The other reason adequate childcare has been an issue is because I don’t have the most compliant child in the world. She prefers to do things her own way, which can be a challenge in the preschool setting. Her idea of fun is to do the opposite of what she’s told. Not usually in defiance (though sometimes), but usually because it’s just more interesting for her.

I refuse to “break” her and make her comply for the sake of complying. So I’ve changed schools a few times, and I recently changed teachers. I think this new teacher “gets” my daughter’s spirit, and so things are working out beautifully (for now). Unfortunately, this teacher only has an opening two days a week.

How do I find time to write/work/make money then? It’s tough! And with a child who wakes up at the crack of dawn, I am up early. And I’m not a night owl like I used to be in my younger days.

Here’s what I do.

I do what I can. And I try to push myself to do a little more than I think I can. My latest plan involves scheduling certain activities for each day. Not a rigid schedule, but I won’t try to write on my blog, cold call prospects, follow-up with prospects, write articles, edit articles, and go to the zoo all on the same day. Whenever I try to do that I often wind up doing absolutely nothing. It’s too overwhelming.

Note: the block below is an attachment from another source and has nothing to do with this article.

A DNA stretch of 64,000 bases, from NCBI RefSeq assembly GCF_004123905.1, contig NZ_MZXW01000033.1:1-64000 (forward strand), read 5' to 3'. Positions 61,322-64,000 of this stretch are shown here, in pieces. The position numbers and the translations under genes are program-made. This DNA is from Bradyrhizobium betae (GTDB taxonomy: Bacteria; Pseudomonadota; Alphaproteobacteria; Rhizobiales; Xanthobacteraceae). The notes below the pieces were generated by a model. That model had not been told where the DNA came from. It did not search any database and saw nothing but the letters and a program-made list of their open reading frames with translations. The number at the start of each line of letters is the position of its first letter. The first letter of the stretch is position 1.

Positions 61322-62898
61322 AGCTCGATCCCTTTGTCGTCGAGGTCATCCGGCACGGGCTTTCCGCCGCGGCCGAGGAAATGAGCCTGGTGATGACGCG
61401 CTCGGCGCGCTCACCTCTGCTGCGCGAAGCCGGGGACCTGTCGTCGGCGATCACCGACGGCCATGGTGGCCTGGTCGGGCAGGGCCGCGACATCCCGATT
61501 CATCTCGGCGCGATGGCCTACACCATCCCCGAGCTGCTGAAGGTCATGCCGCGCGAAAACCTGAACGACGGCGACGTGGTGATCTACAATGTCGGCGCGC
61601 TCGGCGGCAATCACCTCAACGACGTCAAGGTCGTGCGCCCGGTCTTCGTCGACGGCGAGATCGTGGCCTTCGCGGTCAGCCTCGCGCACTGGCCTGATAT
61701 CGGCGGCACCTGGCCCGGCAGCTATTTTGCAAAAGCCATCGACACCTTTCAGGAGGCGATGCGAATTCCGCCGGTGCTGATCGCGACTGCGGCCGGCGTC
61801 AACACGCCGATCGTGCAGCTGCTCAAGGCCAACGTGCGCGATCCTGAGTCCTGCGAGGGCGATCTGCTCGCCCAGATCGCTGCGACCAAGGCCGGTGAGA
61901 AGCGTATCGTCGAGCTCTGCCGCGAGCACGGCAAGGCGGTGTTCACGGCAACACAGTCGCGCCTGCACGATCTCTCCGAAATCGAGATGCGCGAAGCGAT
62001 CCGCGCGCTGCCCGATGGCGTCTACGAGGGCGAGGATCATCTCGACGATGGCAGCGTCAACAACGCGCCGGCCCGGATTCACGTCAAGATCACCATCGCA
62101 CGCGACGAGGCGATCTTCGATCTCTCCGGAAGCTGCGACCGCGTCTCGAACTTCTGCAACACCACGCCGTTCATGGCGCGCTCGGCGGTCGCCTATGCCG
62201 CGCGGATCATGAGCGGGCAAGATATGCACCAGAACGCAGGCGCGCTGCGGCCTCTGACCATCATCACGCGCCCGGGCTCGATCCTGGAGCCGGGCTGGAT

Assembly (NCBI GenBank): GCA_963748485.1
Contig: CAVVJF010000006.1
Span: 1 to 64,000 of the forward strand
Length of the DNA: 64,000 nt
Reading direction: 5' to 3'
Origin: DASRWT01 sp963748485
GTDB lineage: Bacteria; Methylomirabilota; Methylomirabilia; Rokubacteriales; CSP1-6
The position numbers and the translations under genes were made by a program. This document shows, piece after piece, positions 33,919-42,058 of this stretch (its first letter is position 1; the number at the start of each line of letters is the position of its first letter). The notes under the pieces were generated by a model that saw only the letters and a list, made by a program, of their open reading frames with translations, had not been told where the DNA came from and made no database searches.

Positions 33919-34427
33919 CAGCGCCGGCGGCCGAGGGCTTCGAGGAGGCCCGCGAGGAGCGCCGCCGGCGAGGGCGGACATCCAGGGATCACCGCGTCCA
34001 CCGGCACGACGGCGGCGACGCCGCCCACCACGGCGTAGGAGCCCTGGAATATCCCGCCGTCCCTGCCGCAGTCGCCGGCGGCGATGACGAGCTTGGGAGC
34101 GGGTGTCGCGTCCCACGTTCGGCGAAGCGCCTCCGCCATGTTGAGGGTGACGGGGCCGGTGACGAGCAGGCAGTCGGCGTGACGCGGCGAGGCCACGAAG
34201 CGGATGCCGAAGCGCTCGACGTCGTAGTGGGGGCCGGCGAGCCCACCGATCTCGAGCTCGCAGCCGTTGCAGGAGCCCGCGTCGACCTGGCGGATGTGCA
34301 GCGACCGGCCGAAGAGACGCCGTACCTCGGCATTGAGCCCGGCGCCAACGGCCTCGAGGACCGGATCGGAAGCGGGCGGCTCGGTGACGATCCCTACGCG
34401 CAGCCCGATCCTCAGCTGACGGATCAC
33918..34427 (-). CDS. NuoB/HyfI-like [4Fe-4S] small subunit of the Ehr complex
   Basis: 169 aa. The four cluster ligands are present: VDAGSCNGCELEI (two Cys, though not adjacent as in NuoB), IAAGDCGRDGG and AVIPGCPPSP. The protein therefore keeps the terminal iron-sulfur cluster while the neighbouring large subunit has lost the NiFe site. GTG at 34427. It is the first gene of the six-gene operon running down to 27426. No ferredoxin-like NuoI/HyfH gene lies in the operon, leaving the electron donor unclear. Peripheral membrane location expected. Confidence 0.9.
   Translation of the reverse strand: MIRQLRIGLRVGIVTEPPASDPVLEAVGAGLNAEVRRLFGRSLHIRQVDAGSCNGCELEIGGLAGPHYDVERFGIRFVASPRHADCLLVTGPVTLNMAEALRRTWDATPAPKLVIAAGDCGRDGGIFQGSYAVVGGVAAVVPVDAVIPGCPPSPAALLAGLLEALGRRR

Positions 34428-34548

How’s it working for me? It’s still a bit overwhelming to try to make myself pare down my million-things list into smaller, more manageable chunks, but it’s a learning process and I’m trying. I think that’s what counts.

What about you? What are your strategies for writing with limited time?

Am I a Guru?

Gavel

One of my favorite ways to find writing gigs is through freelance job blogs. I recently applied for a job, and it turns out the client uses Guru.com to correspond with and pay their freelancers. I’d heard of Guru.com before, but a lot of writers say that with the bidding, pay gets watered down. So I never looked into it.

The gig I was applying for sounded cool, so I went on over to Guru.com to sign up (for free). Now that I’m there I’ll go ahead and fill out my profile and see if I can land some gigs this way too.

The more, the merrier. I’m beginning to realize that even though my goal is to work one-on-one with businesses that value writers (and are willing to pay accordingly), making no money is a quick way to get discouraged. “Right now” money takes the edge off.

Have you joined any bidding sites like Guru.com? Share your experiences with us.

Just keep writing. Just keep writing.

nemo's friends

Finding Nemo is one of my daughter’s favorite movies, and Dory’s cute little song, “Just keep swimming” came to mind. As an aspiring full-time writer, the only option is to just keep writing.

Controversial though it may be, I’ve decided to write for one of the lower-paying “writing mills,” Demand Studios. I’m not writing prize-winning articles, but I need to have some type of income while I market my “real” business. Demand Studios has been one of my staples along with my substitute teaching gigs. Their highest paying articles pay only $15 each, but I get to choose when and if I’ll write articles at any given time.

Demand Studios pays twice a week (Tuesdays and Fridays), so as long as I can find articles interesting enough to churn out, and as long as I find the time to write them, I will definitely make some money. They do have editors, so you have to write well enough for your copy to be approved, but I haven’t had too much trouble with that.